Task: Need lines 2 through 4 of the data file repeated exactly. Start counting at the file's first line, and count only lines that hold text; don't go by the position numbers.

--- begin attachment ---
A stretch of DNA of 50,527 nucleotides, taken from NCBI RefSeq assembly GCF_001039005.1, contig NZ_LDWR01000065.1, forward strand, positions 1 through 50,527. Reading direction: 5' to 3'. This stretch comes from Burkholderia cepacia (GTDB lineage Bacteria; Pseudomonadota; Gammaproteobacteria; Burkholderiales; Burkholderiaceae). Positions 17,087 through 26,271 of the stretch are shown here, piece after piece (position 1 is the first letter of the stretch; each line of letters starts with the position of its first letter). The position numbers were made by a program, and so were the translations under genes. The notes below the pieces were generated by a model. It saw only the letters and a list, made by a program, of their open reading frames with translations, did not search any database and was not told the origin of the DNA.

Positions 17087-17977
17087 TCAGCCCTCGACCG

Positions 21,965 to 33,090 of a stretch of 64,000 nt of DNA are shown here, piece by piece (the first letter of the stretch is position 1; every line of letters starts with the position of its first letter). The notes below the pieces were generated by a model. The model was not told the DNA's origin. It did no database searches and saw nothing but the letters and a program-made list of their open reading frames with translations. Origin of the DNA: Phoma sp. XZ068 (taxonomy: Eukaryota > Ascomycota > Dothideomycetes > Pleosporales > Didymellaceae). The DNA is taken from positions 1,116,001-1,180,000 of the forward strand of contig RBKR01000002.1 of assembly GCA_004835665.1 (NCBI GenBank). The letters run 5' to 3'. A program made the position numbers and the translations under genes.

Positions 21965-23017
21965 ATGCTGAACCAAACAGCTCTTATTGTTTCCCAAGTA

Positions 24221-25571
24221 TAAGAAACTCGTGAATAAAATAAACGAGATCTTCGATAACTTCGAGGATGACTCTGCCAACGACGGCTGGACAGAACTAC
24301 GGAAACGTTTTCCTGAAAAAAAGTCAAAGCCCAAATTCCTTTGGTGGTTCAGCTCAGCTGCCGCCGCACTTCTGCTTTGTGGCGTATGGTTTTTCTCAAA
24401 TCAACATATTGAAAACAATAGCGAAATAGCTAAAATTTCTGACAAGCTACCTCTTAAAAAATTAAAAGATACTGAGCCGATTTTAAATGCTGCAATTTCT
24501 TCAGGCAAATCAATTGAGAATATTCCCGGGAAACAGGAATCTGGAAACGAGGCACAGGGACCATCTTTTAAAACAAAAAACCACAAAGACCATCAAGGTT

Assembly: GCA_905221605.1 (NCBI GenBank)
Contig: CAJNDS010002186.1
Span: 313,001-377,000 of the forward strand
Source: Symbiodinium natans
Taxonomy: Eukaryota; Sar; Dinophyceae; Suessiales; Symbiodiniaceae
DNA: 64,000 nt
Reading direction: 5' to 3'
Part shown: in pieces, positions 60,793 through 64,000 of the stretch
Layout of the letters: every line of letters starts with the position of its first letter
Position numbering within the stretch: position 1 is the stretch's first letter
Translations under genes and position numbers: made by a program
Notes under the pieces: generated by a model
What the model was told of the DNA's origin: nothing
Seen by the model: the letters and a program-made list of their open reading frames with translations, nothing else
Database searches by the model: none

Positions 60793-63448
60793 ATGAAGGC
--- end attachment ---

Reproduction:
Positions 17087-17977
17087 TCAGCCCTCGACCG

Positions 21,965 to 33,090 of a stretch of 64,000 nt of DNA are shown here, piece by piece (the first letter of the stretch is position 1; every line of letters starts with the position of its first letter). The notes below the pieces were generated by a model. The model was not told the DNA's origin. It did no database searches and saw nothing but the letters and a program-made list of their open reading frames with translations. Origin of the DNA: Phoma sp. XZ068 (taxonomy: Eukaryota > Ascomycota > Dothideomycetes > Pleosporales > Didymellaceae). The DNA is taken from positions 1,116,001-1,180,000 of the forward strand of contig RBKR01000002.1 of assembly GCA_004835665.1 (NCBI GenBank). The letters run 5' to 3'. A program made the position numbers and the translations under genes.